Record: 4-1. Pace: 130-32. Change on 2012: 0.
Save to say this went a good deal better than the previous time we faced Mike Fiers, when he blanked the D-backs for six innings. He didn't even get two outs today, before the Diamondbacks scored, Martin Prado scoring all the way from first, on an Aaron Hill double down the line in left (not exactly well-played by the Brewers defense, something of a theme this afternoon). However, this one will go in the books as a come-from-behind victory for Arizona, with the main charge coming in a three-run fourth that turned a one-run deficit into a two-run lead. Paul Goldschmidt led off with a double, and Jason Kubel uncorked his first long-ball of 2013, by the right-field foul-pole.
Arizona really didn't look back after that. Three more singles, the last one by Gerardo Parra, drove in another run, and the fifth inning extended the breathing room when Goldschmidt followed up a Montero walk with his second homer of the 2013 season, which delivered tacos to the needy tomorrow (from 4-6pm. in participating restauirants, with the purchase of a large drink). The seventh saw two more, with the help of catcher interference on Eric Chavez [the 12th such case in team history - oddly. Craig Counsell has five of them!] and the third of the Brewers' three error in the game. Aaron Hill capped the Diamondbacks' scoring off with his first home-run, in the eighth.
This was an excellent performance from the D-backs, combining power with good plate discipline. In 43 at-bats, they only struck out three times (and one of those was by the pitcher). It's something they haven't done in that many ABs, since the end of the 2004 season, and also kinda cool to see them have as many home-runs as K's. Seven of the eight position players had multi-hit games - only Montero missed out, and he still reached base safely three times, on a hit and a pair of walks. Parra had two hits and a free-pass, improving his on-base percentage for the season to .500, with a 1.333 OPS.
Patrick Corbin was shaky, but I'll take the kind of shaky from your #5 starter, which results in two runs over six innings, any day. It took a good grab from Kubel, making his second start ever for the Diamondbacks in right-field, to help keep the Brewers to one run in their half of the first, and a two-out RBI double in the second then gave Milwaukee the lead and put men on second and third. Corbin escaped that jam, beginning a sequence of eight Brewers sat down in a row. He stranded two more in scoring position in the fifth, but finished with a double-play on his 97th pitch of the night, to end the sixth.
Overall, the final line was eight hits and a walk over six innings, with two strikeouts and a pair of runs, both earned. There was some suggestion his strike-zone was getting squeezed a bit by the home-plate umpire in the early stages, but Corbin also kept the Brewers in check when he needed to most, as they went 1-for-7 with runners in scoring position tonight. That was particularly crucial in the early stages, while the score was still close, and we waited for the Arizona offense to find its rhythm, which they eventually did.
Ok, admit it. You were holding your breath when Heath Bell came in to pitch the seventh inning, weren't you - even with a six-run lead. After the debacle which was his first appearance, that's the kind of margin we wanted to see for his second, and he faced the minimum. There was an infield single with one out, but Bell did his best Brad Ziegler impression, getting the next batter to hit into the second double-play of the game. The outing shaved more than sixty runs off his ERA for the season, though since it remains above twenty, there's still work to be done before I have any degree of genuine confidence.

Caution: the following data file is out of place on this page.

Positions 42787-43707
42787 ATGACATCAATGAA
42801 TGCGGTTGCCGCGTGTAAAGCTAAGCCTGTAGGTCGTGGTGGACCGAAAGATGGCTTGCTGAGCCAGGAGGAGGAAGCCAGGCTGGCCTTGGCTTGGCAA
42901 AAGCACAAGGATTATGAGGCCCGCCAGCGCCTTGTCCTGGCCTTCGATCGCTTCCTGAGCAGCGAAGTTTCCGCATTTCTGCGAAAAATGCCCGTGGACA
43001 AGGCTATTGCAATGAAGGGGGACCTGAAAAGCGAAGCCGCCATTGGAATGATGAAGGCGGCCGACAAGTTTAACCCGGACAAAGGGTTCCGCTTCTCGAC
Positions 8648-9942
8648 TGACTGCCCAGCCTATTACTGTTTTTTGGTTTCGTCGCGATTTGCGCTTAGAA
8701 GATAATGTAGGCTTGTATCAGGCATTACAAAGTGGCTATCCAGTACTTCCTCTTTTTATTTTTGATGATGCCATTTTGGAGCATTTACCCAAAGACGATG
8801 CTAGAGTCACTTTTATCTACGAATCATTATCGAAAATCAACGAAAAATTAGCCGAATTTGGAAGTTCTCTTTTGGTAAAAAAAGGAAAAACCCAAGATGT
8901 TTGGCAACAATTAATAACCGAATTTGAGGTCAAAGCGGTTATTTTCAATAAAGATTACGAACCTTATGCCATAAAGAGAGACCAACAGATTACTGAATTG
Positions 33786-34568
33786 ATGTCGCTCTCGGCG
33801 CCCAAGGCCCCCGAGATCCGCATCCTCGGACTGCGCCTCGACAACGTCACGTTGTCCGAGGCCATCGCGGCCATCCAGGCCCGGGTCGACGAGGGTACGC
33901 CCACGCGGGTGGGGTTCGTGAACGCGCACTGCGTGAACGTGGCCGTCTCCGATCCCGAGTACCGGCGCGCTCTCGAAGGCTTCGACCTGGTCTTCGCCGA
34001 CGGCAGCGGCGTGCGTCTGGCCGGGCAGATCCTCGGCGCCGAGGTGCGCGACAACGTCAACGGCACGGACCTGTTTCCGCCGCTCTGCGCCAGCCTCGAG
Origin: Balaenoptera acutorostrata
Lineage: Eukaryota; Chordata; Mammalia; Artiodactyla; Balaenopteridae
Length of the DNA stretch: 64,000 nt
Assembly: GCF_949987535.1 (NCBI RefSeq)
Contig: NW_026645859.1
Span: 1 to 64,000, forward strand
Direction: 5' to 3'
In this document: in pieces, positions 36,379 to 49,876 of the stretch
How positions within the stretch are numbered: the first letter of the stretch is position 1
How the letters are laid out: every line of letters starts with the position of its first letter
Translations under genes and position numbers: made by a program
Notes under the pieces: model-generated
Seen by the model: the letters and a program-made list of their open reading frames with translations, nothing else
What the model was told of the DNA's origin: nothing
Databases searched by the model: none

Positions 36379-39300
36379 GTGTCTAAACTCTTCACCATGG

Our lefties closed things out: Matt Reynolds retired his tenth and eleventh batters in a row, before an infield single ended his streak - he still posted a zero. Tony Sipp came in for the ninth, and retired all three batters faced, with a pair of strikeouts. It seemed like good use of the bullpen: the A guys who worked last night (Ziegler, Hernandez and Putz) were all rested, and there was no need to ask Josh Collmenter to take the mound, though he reported being ready if needed. Fortunately, the offense, which reached 15 hits for the third time in just five games (last year, it took 44 games for the third 15-hit performance!), helped make sure that he wasn't.
[Click to enlarge, at Fangraphs.com]
The Bruce Dickinson: Paul Goldschmidt, +17.0%
Blue Oyster Cult: Kubel, +12.0%; Corbin, +10.5%
Gene Frenkle: Miguel Montero, -2.9%
464 comments between the preview and GDT, well spread over 43 people. No-one reached 50, with ZM pipping JoeCB1991, and benhat in third. Also present: AJV19, Augdogs, AzDbackfanInDc, Blasphemer, Britback, CaptainCanuck, Clefo, Craig from Az, DbackCardsFan, Gravity, GuruB, Incomplete Translation, Jim McLennan, John Baragona, LiamNeeson, Marc Fournier, PR151, Shawnwck, SwankTheTank, The so-called Beautiful, TolkienBard, USAFIDMT, asteroid, azshadowwalker, blue bulldog, coldblueAZ, dbacks79, ford.williams.10, grifters, hotclaws, kishi, mebravesfan, onedotfive, pcmonk, porty99, prwhitaker1, rfffr, since_98, was385 and xmet. In meta-fashion, the most rec'd comment was my comment asking people to rec comments. So, instead, we'll go with this from ZM:
It's back to Milwaukee again in the morning, as we try to beat Yovani Gallardo - something we seem to have difficulty doing in the past. But we have Ian Kennedy going for us, and having taken the first two games, it's pretty much all good, regardless of the outcome.